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Time-Restricted & Intermittent Fasting Techniques

What are they? What Benefits Could They Offer?

Eating a plant-based diet has many health benefits overeating a conventional Western style diet. In addition to eating a plant-based diet, even more health benefits can be realized by altering the “time of day” that you eat plant-based foods. Two people, consuming the exact same number of calories but doing so during different time periods during the day will have different outcomes on weight gain and blood chemistry. Time-restricted feeding is a technique that limits all food intakes to a 10-12-hour window in any given day. Time-restricted feeding does not allow any eating when you are outside of the food intake window for the other 12–14 hours each day. Ideally, all food should be consumed from 7am to 7pm or 8am to 8pm, etc. Also, your last meal of the day should be three hours or more before our natural sleep time. Eating this way, and avoiding food outside the eating hours, realigns your body with your natural Circadian Rhythm and results in health benefits overeating and snacking early in the morning and late into the night. Our “never sleep” society promotes eating whenever we feel hungry and this can be dangerous for good health. Another way to promote good health and manage caloric intake is utilizing a widely talked about dietary strategy know as Fasting.

Fasting has been around for thousands of years. Some societies fast for religious reasons, or other spiritual benefit, and some fast due to seasonal food scarcity or for overall health management. Science does support the notion that an anti-aging strategy is to reduce caloric intake and of course to be selective in the quality of food you eat when you are not fasting. Many variations of fasting exist, and you may consider finding one that is right for you. Something newer in this fasting concept is a technique called Intermittent Fasting.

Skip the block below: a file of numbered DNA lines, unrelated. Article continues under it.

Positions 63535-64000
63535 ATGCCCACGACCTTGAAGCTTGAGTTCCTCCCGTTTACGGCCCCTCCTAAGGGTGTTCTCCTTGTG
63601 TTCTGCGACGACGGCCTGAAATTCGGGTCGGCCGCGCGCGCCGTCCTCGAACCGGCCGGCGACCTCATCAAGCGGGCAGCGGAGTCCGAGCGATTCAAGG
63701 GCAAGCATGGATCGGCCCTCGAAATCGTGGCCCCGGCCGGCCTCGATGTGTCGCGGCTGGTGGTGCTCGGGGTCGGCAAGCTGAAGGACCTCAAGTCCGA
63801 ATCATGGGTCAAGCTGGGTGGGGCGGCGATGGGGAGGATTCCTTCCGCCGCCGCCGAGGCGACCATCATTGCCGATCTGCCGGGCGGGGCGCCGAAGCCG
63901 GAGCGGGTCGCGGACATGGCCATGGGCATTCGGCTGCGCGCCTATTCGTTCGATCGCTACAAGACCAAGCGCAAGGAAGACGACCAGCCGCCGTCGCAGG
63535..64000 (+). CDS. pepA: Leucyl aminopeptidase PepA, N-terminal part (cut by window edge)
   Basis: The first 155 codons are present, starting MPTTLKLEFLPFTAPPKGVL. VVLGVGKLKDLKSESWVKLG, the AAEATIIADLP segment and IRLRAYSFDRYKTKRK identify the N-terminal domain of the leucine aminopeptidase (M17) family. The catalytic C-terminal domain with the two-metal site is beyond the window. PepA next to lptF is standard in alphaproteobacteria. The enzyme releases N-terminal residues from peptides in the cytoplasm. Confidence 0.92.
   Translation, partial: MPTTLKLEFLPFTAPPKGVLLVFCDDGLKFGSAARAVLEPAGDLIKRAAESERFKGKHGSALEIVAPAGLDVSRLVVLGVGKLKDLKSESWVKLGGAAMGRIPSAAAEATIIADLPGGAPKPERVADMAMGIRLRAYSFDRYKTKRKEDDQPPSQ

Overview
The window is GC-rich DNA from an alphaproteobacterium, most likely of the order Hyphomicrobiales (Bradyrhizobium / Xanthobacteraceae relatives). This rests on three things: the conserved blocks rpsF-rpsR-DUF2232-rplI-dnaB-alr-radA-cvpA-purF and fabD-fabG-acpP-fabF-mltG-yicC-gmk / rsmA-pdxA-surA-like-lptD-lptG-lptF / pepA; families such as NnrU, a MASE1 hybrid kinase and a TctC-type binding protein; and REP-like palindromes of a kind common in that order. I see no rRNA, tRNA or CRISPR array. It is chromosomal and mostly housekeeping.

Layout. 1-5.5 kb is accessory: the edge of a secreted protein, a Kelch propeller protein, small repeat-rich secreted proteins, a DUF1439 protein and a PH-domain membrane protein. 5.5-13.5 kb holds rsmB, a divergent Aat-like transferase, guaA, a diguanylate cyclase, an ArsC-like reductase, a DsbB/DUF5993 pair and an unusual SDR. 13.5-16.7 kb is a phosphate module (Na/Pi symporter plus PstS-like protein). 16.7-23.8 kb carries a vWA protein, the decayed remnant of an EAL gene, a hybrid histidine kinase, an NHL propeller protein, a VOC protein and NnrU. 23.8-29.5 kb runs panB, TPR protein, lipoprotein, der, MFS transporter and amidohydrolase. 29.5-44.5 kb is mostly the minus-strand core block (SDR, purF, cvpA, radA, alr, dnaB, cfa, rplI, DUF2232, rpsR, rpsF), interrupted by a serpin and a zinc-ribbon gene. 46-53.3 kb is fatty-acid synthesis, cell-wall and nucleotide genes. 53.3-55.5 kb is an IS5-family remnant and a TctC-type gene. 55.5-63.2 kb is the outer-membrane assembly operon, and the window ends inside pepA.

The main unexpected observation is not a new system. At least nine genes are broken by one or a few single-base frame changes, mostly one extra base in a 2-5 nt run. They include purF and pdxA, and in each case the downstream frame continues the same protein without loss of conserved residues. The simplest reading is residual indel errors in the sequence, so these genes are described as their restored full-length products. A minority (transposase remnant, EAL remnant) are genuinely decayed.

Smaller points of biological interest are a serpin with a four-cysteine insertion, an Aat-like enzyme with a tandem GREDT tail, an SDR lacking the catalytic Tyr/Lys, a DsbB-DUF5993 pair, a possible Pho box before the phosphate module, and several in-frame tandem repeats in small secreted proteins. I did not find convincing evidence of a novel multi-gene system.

Intermittent Fasting is just what it sounds like; going for extended times (hours or days) without food while taking in only water to maintain hydration. During the non-fasting times a regular diet grounded on the principles of your dietary strategy is followed. During the fast your body repairs and the aging process slows down. During this time, you can also have improvements in certain blood chemistry biomarkers like Total Cholesterol, Triglycerides, A1C, HsCRP, inflammation, and Insulin Growth Factor to name a few. You also avoid many of the food borne and lifestyle illness that come with overeating and eating the wrong foods.

However, going intermittently (especially multiple days) without food does not come without some consequences. If you are used to caffeine, sugar, or alcohol you may experience some withdrawal symptoms such as: headaches, cravings, and extreme hunger as your body adjusts. Some will also experience drops in blood sugar and may become dizzy or tired due to their fuel tank being empty. Since most Americans tend to overeat, most will ultimately benefit from Intermittent Fasting, but often will have a couple of “tough” days while adjusting. Of course, we can’t fast forever so at some point we have to reengage with some dietary strategy. Consider - if you’re not mindful of watching what you eat as a general strategy and are careless with sugar and caloric intake, this technique may not be the best one for you.

Before you begin any fast, ask your medical professional if an Intermittent Fasting program is right for you.

Doug Thompson, DDS, FAAMM, ABAAHP, has a private practice in Michigan, Integrative Oral Medicine, and is founder of the Wellness Dentistry Network – an online hub of resources and community for dental & medical teams implementing oral systemic protocols into practice. He’s a faculty member at the prestigious Kois Center in Seattle, completed a Fellowship in Anti-Aging and Regenerative Medicine and is a published author including a chapter contribution to the medical text book: Precision and Personalized Integrative Cardiovascular Medicine.